Injuries are a tough obstacle in the world of sports. From professional athletes to weekend warriors, we all face this challenge. Whether we receive a minor injury or a serious injury, there is a healing period, and during that period we must take a break from the sports that we love.
Freedom. Not just the work to get paid kind of freedom. The feeling of weightlessness on top of the world. That unrelenting bliss, and black hole kind of silence. Why else would anyone expose themselves to bitter cold, and outrageous terrain?
My name is Jon. I’ve been snowboarding for roughly 24 years, and I am still in love with the thrill. I still remember the first time I went snowboarding. My parents had bought me a Lamar board, Ride bindings, and some kind of no-name brand boots for Christmas, and even to this day, they were the best gifts I ever got. I didn’t realize it at the time, but they had gotten me the gift of freedom. It only got better when they announced we would be going to Panorama for the week following that Christmas.
I am not a Skier, I am a Ski Racer.
Masters Ski racer, that is.
Have you been skiing all your life, but never thought of and or heard of Masters Ski racing? Are you an adult new to the sport and looking to improve your skiing? I hadn’t given much thought to ski racing until this year, but now I think I want that challenge. I have been skiing since age 10 except for a 13 year break when life got in the way, but I have never done any sort of racing. I want to challenge myself to become a better and more efficient skier this year. I will try to do this by joining the Masters Ski racing program at Snow Valley.
Customer service is important to an organization because it is often the only contact a customer has with a company. Customers are vital to an organization. Some customers spend hundreds and even thousands of dollars per year with a company. Consequently, when they have a question or product issue, they expect a company’s customer service department to resolve their issues.
This isn’t so much about skiing, but about spending time outdoors and making the appropriate choices for clothing in whichever outdoor activities you’re doing. During the ski season or the off season, if you choose your clothing wisely, the so called off season doesn’t need to be a long waiting game for snow but rather a fun, adventure filled time while in worry free comfort.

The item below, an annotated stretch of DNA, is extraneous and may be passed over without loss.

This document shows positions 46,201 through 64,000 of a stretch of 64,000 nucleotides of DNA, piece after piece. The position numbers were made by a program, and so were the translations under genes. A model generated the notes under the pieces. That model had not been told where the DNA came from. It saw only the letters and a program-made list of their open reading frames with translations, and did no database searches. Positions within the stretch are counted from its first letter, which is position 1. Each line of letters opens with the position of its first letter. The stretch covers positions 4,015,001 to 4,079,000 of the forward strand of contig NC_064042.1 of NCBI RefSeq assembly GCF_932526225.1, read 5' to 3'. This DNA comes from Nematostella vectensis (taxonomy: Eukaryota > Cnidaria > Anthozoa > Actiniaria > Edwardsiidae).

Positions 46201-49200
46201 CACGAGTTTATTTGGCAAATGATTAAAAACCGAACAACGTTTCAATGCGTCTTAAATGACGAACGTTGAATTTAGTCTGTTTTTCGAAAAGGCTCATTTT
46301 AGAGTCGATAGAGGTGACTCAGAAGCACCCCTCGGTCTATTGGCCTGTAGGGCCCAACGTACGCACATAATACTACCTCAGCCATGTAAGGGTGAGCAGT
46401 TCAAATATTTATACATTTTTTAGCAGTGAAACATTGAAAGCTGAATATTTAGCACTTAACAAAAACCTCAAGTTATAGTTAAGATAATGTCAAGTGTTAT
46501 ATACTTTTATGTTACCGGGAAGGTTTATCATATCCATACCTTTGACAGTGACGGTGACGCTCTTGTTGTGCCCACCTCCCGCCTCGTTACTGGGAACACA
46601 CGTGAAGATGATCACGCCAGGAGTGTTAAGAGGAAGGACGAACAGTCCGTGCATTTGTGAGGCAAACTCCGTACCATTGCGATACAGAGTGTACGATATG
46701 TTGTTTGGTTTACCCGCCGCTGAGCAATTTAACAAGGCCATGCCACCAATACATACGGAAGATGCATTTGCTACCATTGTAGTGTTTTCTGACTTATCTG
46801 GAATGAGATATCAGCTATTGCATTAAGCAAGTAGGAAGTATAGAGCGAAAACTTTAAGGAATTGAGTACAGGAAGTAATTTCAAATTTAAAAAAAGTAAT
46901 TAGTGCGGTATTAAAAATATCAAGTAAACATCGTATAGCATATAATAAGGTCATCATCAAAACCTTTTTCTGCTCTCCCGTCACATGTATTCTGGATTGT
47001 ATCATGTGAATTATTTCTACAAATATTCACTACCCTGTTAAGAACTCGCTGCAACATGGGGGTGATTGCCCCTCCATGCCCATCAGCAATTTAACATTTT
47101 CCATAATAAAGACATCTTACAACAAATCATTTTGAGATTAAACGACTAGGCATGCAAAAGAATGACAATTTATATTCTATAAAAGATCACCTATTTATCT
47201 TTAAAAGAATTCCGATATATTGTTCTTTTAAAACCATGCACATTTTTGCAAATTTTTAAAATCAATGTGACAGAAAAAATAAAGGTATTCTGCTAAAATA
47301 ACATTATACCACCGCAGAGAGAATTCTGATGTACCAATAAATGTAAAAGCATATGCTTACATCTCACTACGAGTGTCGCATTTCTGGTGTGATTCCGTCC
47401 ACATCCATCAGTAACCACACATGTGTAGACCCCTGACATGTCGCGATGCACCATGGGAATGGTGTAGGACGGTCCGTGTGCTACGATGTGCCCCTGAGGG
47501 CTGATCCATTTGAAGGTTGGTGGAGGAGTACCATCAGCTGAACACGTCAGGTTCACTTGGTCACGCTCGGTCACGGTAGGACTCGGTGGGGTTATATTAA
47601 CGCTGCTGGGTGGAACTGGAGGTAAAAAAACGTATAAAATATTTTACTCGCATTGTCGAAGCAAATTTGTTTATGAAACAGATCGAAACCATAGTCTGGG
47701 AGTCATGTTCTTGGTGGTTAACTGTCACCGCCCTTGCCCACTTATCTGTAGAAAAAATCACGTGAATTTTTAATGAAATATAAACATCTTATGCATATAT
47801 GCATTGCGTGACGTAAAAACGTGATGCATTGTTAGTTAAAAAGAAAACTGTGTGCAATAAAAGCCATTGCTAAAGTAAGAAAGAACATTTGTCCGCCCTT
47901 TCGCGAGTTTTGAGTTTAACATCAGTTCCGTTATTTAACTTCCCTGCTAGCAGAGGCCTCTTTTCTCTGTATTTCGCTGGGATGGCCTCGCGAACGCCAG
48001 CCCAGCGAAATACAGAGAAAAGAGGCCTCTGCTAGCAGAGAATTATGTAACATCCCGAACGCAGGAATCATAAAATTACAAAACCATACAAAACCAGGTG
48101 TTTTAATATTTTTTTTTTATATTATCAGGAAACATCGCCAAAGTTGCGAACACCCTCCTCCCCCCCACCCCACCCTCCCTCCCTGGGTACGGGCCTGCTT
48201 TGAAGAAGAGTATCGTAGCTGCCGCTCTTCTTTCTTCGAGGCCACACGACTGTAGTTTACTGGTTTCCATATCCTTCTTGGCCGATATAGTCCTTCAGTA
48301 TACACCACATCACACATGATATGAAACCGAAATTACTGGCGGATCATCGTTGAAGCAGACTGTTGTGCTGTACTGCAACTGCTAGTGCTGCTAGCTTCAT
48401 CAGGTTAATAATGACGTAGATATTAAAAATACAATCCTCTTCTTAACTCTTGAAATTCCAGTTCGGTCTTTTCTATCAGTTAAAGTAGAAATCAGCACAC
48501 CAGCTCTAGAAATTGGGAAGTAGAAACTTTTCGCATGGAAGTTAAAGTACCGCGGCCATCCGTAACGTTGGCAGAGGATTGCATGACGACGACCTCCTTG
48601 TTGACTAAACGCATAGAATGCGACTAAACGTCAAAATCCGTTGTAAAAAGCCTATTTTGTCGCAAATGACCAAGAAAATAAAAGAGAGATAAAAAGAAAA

“Winter In the Mountains Plus” (WIM+) is a new mentorship program designed for backcountry skiers and split boarders that are ready for more challenging backcountry objectives involving powder touring, ski mountaineering, or steep skiing. Most importantly, this program is intended for those that are keen to be on the “sharp end” by coordinating trips with the ACC.
Get all the information at ACC Edmonton
Learning how to snowboard was hard, like I mean really hard. Not only was it physically challenging in a way I had never known, but it was such a mental game that by the end of my first day I felt cold, sore, and defeated as I cried in frustration. Despite a hard first day on the hill, no less than two weeks later I had purchased myself a brand new setup. I had literally gone snowboarding once, what the h*ll was I thinking? Either I hit my head too many times on the first day, or despite my bruised tailbone and knees, I had found a sport that I truly loved.
Helmets. The once “nerdy” and “uncool” thing to wear on your head, has made a massive rise in popularity over the years. Take a look around the next time you’re in the mountains, and you’ll find that a vast majority of skiers and snowboarders are actually donning a proper ski helmet. Most people have now come to terms with the fact that wearing a helmet isn’t so bad, in fact, it’s actually pretty cool!
I was 55 when I learned to ski. Why would I learn a new sport at such an age? My husband is a self proclaimed ski bum, worked in the ski industry for over 30 years and an avid backcountry skier. We both got tired of leaving me at home or in a hotel room, and my husband just wanted me to come along with him. So, one fateful winter, I decided to learn to ski with the idea that I would venture into the backcountry with him when I got comfortable on the boards.
That was four winters ago and I have learned to ski and hellied into backcountry lodges. I would like to share some thoughts on gear, instruction, practice, peer skiers and patience when learning to ski over 50.